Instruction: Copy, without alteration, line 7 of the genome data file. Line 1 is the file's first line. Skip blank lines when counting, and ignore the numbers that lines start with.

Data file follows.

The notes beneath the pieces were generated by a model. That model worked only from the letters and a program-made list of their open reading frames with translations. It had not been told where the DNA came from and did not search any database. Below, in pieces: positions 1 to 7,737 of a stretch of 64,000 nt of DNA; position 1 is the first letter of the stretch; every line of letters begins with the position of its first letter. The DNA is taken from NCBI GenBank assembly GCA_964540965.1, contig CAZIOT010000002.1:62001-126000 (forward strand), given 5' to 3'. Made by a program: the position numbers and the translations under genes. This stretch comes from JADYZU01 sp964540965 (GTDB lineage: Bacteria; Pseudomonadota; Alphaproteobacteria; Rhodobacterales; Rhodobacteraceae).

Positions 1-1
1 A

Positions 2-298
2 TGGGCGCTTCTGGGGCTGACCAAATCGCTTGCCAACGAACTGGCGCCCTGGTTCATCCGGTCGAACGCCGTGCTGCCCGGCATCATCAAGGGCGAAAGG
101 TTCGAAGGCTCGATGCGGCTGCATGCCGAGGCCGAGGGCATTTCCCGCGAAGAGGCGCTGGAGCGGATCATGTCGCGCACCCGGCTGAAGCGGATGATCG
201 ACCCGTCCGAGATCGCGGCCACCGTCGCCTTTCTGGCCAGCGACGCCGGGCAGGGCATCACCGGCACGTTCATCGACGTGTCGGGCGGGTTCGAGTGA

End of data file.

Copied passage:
201 ACCCGTCCGAGATCGCGGCCACCGTCGCCTTTCTGGCCAGCGACGCCGGGCAGGGCATCACCGGCACGTTCATCGACGTGTCGGGCGGGTTCGAGTGA